Check out these articles

Check out these articles

Takekiri Eshiki - The Bamboo-Cutting Ritual of Kurama-Dera Temple!

This video, titled "Kyoto Festival Bamboo Cutting Ritual at Kurama-dera (Takekirie)," was created by "Discover Kyoto."
The video shows Takekiri Eshiki, a bamboo-cutting ritual at Kurama-dera Temple in Kyoto City, Kyoto Prefecture.

The bamboo-cutting ritual has been carried out at Kurama-dera Temple for over 1,000 years, making it one of the oldest rituals in Kyoto.
The monks dress in armor donned by the warrior monks of old, and energetically hack away at the thick bamboo stalks.
You can hear the cheers from visitors to the temple as the monks perform the ritual.

A Closer Look at Kurama-Dera's Bamboo-Cutting Ritual

The bamboo-cutting ritual is known in Japanese as "Takekiri Eshiki" (竹伐り会式).
The ritual originates from a legend that Buen Shonin, a monk from the early Heian Period, was training on Mt. Kurama when a massive snake appeared.
Through the power of Buddhism, the monk successfully defeated the snake.

During the ritual, 4-meter-long and 10-centimeter-thick green bamboo is likened to the snake from the legend, and two groups of monks wield machete-like blades and compete to slice the bamboo in the shortest amount of time.
The event also holds significance in that it expresses an appreciation for water, acts as a prayer to exorcise evil, and promotes triumph of truth.
It is a soul-stirring and exciting tradition indeed.

More About Kurama-Dera's Bamboo Cutting Ritual

The event kicks off with a performance by the children, as they dances in front of the main shrine building.
Following this, the bamboo-cutting ritual is held by the monks.
The Kurama monks are divided into the Omi (近江座, omiza) of Shiga Prefecture and the Tamba (丹波座, tamba-za) of Kyoto and Hyogo Prefectures.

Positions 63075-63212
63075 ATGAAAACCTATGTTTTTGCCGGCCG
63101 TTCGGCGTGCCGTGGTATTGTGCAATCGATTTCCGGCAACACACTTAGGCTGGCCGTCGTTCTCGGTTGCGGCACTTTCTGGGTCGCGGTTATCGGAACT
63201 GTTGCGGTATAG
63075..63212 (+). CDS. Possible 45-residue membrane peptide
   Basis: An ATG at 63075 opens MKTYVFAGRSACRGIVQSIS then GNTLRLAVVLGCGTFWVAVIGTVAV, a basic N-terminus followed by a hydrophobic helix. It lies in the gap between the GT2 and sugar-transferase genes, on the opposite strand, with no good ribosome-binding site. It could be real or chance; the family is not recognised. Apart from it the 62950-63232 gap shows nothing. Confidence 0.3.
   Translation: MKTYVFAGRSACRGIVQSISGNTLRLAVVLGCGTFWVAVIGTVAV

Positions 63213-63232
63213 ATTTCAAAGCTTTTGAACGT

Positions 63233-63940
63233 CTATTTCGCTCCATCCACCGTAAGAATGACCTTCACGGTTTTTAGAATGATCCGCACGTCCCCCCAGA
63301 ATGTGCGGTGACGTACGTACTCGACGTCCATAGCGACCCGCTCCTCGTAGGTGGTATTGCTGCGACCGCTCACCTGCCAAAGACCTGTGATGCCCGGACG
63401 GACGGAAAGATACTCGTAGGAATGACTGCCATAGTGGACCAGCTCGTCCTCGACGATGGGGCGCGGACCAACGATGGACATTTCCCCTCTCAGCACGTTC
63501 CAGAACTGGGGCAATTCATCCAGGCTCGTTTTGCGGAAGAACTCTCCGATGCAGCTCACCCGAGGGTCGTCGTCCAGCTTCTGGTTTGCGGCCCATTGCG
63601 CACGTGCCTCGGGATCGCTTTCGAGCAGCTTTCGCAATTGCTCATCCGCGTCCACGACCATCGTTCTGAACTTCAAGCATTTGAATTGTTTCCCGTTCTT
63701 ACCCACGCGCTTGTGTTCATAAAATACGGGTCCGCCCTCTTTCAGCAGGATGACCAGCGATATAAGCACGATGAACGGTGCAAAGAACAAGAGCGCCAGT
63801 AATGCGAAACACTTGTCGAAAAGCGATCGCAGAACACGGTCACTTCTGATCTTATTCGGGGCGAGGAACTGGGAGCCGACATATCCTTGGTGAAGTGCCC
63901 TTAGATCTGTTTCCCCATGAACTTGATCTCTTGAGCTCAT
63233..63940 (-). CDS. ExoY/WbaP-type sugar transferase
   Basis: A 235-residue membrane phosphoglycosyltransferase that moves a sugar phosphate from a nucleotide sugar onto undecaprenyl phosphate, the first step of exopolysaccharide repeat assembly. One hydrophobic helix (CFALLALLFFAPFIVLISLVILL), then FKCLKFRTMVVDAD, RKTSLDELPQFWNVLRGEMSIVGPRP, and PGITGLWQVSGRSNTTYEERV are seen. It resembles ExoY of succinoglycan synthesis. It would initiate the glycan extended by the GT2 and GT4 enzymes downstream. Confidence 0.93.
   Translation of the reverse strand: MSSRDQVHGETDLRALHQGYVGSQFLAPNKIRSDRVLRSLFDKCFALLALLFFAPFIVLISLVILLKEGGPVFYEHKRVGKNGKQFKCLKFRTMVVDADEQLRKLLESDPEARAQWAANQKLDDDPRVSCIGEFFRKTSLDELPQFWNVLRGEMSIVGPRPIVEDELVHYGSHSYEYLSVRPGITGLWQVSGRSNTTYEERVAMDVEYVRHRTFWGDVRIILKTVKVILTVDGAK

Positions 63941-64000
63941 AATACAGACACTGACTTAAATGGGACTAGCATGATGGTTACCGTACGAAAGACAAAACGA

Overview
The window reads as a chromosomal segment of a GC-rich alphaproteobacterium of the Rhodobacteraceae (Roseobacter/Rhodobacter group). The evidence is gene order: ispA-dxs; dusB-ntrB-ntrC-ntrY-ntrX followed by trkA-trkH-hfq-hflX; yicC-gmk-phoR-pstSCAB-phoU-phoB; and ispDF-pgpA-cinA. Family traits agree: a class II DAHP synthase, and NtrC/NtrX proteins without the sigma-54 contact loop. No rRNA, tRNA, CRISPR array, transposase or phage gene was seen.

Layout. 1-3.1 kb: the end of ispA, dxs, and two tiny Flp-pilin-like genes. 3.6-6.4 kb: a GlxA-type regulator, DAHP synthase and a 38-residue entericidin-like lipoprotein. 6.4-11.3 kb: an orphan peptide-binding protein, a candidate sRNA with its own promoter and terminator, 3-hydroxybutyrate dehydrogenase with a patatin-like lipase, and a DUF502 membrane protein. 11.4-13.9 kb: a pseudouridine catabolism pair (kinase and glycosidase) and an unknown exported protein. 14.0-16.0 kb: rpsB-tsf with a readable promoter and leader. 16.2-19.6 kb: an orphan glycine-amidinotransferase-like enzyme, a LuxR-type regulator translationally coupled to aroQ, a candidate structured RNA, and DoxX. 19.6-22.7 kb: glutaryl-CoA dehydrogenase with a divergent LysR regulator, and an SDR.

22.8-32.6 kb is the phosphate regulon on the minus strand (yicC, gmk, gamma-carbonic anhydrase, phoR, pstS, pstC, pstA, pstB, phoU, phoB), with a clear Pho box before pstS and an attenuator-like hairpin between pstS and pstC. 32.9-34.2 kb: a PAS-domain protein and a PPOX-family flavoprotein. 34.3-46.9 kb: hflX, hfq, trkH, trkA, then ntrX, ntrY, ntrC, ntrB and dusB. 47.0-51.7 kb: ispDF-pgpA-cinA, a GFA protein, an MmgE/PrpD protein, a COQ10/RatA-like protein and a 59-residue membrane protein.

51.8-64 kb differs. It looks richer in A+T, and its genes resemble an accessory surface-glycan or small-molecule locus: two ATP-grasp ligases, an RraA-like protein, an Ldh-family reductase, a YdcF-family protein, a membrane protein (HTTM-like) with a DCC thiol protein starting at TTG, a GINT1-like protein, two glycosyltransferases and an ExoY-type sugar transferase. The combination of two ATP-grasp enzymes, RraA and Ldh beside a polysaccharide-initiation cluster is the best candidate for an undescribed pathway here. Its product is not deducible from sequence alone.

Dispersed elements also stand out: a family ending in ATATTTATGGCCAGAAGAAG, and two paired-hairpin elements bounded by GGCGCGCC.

The monks who win the race to slice the bamboo pole, crowned the shoubu-giri (勝負伐り), finish the ritual by letting out a quick victory cry while running towards the head temple.

It is said that between the Omi and the Tamba (Tanba), the winning region will be blessed with a bountiful harvest.
From 4:16 in the video, you can see the monks hacking away at the bamboo stalks.

Other Popular Sightseeing Destinations in Kyoto!

Image of a woman with a Japanese umbrella walking through Kifune Shrine
Photo:A woman with a Japanese umbrella walking through Kifune Shrine

If you're visiting Mt. Kurama, definitely take the chance to stop by Kifune Shrine (貴船神社, kifune jinja).
After enjoying the beautiful natural scenery at Kifune Shrine, where the deity of water is enshrined, we recommend trying the dining experience over the riverbed!
In addition, the views of Kurama-dera Temple and Kifune Shrine during the fall foliage season are also exceptional.

There are many other scenic spots in Kyoto, such as Kiyomizu-dera Temple (清水寺, kiyomizu-dera) and Arashiyama (嵐山), so consider dropping by these as well if you get the chance.

Summary of Kurama-Dera Temple's Bamboo-Cutting Ritual

Image of Kurama-dera Temple, Kyoto
Photo:Kurama-dera Temple, Kyoto

The bamboo-cutting ritual of Kurama-Dera Temple is a magnificent event with a history of more than 1,000 years.
If you want to fully experience Kyoto in early summer, head out to the verdant Mt. Kurama and experience Kurama-Dera Temple's bamboo-cutting ritual!

◆Kurama-Dera Temple◆
【Address】1074 Kurama Honmachi, Sakyo Ward, Kyoto City, Kyoto Prefecture
【Access】Walk from the Kurama Station on the Eizan Electric Railway (叡山電車鞍馬駅)
【Admission Fee】Admission to the temple is free, but entrance to the Reihoden Museum costs 200 yen, and contribution to the protection and upkeep of the mountain is 300 yen.

【Tripadvisor】Kurama-dera Temple

Written By
Last Updated : Aug. 12, 2022
坂崎 なお(Nao Sakazaki)
Interested in Japanese culture and traditions! I'll be introducing lovely scenery to you!
Takekiri Eshiki - A Ritual at Kurama-Dera Temple Where the Monks Work Together To Cut Thick Bamboo Likened To Snakes! Experience the Exciting Ritual With More Than 1,000 Years of History!
If this article interests you, be sure to leave a follow.

Recommended Articles